It was nearly a month ago that Amazon.com (NASDAQ:AMZN) released a disappointing earnings report, but AMZN stock continues to trend lower. The market keeps on absorbing the prospect of slowing growth.
Add in reheightened macro-related worries among investors, as “sticky inflation” points to a further rise in interest rates, and it makes sense why the AMZN’s slump has carried on over the past few weeks.
Worse yet, improvements to its operating performance may not be around the corner. Rather, Amazon could disappoint again, in its next quarterly earnings release a few months from now. Although downside risk is moderate at worst (a possible re-hitting of the stock’s 52-week low), upside potential in the near-to-medium return remains murky.
Even a partial recovery could prove challenging. Still an inopportune time to buy or to a position, here’s why it is best to hold off on Amazon for now.
More Disappointment, Lower Prices?
Over the past few weeks, on the heels of Amazon’s aforementioned quarterly results, Wall Street analysts have once again walked back earnings expectations for this quarter and the next.
Pre-earnings, sell-side consensus called for the tech giant to report earnings per share of 29 cents during the first quarter of 2023, and 41 cents per share during the second quarter. Post-earnings, consensus has dropped to 21 cents and 35 cents, respectively, for the March and June quarters.
Unfortunately, the analyst community’s forecast adjustments may not fully reflect the degree to which results continue to fall short. Or, the risk that results fail to dramatically improve later this year, or next year, for that matter. This of course leaves AMZN stock at risk of further downward pressure.
It’s not only Amazon’s e-commerce unit that is feeling the impact of the current economic slowdown. The company’s AWS cloud computing unit, its true profit center, is experiencing a growth slowdown as well. Not to mention, the specter of increased competition from its main cloud computing rival.
A New Competitive Threat?
Since the start of 2023, there has been much discussion about Microsoft’s (NASDAQ:MSFT) big move into artificial intelligence. In recent coverage of Google parent Alphabet (NASDAQ:GOOG,GOOGL), I’ve talked about how Microsoft’s partnership with ChatGPT developer OpenAI represents a big threat to Alphabet’s core business.
However, it’s not only GOOG stock that could lose as Microsoft gains ground in the A.I. realm. AMZN stock could lose too. How so? Microsoft’s A.I. efforts are not limited to its recent integration of A.I.-assisted search features into its Bing search engine platform. Microsoft is also integrating more A.I. technology into its Azure cloud platform.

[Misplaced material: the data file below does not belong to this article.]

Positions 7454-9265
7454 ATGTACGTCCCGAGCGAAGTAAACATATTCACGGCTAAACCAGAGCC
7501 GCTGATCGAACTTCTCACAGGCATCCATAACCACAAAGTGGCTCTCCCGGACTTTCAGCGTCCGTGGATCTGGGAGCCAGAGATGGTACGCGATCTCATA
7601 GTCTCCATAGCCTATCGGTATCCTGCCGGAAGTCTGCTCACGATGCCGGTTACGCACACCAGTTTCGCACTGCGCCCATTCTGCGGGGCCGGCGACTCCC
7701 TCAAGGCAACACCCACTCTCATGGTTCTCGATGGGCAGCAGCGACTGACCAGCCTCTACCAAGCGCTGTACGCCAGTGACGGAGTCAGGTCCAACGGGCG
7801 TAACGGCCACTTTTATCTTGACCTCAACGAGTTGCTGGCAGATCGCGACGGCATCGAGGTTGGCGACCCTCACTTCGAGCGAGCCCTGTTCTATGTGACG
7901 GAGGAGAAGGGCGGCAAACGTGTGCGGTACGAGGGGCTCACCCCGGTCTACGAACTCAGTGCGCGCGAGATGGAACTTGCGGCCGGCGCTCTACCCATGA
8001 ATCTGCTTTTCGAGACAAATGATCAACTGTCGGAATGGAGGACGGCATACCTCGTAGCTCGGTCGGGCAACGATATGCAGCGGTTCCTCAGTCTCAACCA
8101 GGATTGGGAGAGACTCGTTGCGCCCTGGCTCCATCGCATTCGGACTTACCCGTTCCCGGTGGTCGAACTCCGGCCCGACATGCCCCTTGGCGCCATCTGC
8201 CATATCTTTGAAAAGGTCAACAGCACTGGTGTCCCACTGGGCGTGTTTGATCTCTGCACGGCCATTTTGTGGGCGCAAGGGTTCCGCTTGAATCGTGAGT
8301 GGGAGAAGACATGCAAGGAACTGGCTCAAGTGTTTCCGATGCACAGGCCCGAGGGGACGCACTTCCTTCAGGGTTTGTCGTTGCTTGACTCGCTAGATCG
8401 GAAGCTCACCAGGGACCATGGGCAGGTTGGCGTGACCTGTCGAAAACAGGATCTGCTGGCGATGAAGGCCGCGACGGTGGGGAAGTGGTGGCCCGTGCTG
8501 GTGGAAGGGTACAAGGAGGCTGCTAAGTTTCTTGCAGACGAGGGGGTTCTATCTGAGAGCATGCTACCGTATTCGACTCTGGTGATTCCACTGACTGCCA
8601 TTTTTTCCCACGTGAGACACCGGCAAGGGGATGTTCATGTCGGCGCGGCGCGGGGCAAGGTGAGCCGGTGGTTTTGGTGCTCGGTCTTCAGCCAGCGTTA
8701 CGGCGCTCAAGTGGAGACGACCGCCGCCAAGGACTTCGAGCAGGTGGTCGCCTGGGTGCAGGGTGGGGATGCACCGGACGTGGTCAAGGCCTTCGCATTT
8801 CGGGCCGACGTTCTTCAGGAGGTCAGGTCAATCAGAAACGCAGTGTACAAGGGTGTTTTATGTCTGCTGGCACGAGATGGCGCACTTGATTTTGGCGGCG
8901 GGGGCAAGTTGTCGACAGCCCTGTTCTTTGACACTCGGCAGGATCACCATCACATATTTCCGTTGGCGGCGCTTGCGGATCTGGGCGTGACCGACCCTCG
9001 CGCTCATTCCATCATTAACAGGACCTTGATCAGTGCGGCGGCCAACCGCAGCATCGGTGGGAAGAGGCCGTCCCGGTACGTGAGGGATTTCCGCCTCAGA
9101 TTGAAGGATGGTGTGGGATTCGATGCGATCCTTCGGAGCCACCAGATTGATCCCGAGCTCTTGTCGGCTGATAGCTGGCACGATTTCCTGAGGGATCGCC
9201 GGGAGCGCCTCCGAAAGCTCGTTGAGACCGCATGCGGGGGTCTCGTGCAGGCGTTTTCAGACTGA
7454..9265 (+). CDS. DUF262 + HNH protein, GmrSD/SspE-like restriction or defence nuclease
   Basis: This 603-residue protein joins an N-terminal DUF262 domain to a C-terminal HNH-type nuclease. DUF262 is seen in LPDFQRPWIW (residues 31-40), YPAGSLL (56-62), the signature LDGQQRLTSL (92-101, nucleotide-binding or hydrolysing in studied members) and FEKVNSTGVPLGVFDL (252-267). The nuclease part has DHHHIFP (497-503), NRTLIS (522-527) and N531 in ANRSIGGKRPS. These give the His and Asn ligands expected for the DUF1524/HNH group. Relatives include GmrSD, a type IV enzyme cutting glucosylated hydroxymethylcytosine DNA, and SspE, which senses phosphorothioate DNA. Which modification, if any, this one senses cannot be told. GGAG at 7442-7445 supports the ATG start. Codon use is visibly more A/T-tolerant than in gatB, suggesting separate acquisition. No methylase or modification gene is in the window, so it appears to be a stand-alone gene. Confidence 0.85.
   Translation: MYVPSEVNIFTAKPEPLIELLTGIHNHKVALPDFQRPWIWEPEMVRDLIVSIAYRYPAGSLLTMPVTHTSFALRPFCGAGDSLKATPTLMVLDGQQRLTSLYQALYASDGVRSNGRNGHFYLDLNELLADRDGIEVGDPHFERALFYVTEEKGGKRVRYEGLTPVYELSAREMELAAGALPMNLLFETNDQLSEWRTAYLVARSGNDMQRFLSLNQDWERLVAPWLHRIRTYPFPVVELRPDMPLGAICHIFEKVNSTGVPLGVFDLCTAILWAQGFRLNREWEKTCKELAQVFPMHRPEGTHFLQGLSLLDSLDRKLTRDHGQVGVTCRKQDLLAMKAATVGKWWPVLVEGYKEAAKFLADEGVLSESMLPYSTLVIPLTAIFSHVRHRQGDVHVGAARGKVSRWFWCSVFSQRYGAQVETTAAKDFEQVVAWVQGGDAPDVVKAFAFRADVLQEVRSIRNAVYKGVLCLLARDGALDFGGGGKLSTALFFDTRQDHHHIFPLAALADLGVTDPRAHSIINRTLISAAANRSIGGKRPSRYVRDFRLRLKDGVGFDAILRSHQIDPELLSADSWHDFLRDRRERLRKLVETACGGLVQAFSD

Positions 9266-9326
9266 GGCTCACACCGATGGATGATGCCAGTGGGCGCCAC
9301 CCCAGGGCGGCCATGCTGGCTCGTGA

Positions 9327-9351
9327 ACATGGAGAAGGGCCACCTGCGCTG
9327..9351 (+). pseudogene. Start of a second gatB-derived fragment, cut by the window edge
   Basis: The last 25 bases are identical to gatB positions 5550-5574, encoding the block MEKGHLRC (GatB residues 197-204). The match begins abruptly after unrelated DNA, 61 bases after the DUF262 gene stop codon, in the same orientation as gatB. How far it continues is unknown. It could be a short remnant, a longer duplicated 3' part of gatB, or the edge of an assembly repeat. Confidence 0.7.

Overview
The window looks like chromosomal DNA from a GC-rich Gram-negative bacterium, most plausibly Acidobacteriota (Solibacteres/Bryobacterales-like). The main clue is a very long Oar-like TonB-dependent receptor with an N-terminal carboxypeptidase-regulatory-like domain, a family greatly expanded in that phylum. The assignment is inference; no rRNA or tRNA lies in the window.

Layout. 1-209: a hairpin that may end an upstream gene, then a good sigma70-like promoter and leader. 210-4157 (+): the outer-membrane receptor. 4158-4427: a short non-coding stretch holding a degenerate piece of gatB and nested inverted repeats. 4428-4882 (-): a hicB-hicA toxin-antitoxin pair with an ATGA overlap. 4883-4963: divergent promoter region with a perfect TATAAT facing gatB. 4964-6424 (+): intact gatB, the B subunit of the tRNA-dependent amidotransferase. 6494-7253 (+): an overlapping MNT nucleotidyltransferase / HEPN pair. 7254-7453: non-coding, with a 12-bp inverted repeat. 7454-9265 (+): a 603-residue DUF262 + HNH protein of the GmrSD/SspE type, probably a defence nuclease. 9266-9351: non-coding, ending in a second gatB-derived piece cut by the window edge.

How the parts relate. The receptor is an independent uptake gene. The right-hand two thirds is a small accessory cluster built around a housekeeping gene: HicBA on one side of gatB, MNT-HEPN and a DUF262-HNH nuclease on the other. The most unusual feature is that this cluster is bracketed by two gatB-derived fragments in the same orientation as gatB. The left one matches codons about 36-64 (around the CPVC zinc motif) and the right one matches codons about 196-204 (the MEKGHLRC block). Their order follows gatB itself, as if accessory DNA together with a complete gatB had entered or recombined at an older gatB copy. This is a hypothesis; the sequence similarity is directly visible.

For example, Azure is now offering A.I.-powered services to the telecom industry. This could help grow Azure’s telecom market share, at AWS’s expense. Sure, this is only one end-user market. This latest development doesn’t signal that AWS will be left in the dust.
Still, it does underscore how much of a priority it is for Amazon to keep up in the “A.I. arms race.” If it fails to do so, AWS’s rate of growth could decelerate at an even more concerning pace than at present.
Right now, there’s little indication that the “tech slowdown,” which is affecting e-commerce, cloud computing, as well as digital advertising (another high-margin segment for Amazon) is on the verge of ending.
With issues such as the potential for Microsoft’s Azure to become a greater competitive threat to AWS, the company’s operating performance would worsen before it begins to improve.
Again, I don’t think this will necessarily sink Amazon. That said, it’s clear more than ever that this tech behemoth is not unsinkable. Like any other large, established enterprise, its performance hinges on overarching economic conditions, and on its ability to keep up with technological advance.
Until management once again reports a more upbeat outlook or demonstrates that the company is not falling behind in the area of A.I., even a partial recovery will stay out of reach for AMZN stock.
AMZN stock earns an F rating in Portfolio Grader.
On the date of publication, Louis Navellier held GOOG and MSFT. Louis Navellier did not have (either directly or indirectly) any other positions in the securities mentioned in this article.
The InvestorPlace Research Staff member primarily responsible for this article did not hold (either directly or indirectly) any positions in the securities mentioned in this article.